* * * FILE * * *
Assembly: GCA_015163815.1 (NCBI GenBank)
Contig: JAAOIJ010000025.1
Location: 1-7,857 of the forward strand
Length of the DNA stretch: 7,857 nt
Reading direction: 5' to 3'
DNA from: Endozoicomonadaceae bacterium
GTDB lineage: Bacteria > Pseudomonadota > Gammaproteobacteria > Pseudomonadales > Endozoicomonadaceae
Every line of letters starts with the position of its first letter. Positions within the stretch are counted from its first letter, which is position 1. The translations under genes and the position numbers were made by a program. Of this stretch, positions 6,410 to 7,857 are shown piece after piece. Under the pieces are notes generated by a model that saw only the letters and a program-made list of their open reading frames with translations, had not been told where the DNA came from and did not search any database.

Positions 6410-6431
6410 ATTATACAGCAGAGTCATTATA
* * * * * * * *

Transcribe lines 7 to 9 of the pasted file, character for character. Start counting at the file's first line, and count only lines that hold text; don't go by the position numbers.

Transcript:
GTDB lineage: Bacteria > Pseudomonadota > Gammaproteobacteria > Pseudomonadales > Endozoicomonadaceae
Every line of letters starts with the position of its first letter. Positions within the stretch are counted from its first letter, which is position 1. The translations under genes and the position numbers were made by a program. Of this stretch, positions 6,410 to 7,857 are shown piece after piece. Under the pieces are notes generated by a model that saw only the letters and a program-made list of their open reading frames with translations, had not been told where the DNA came from and did not search any database.

Positions 6410-6431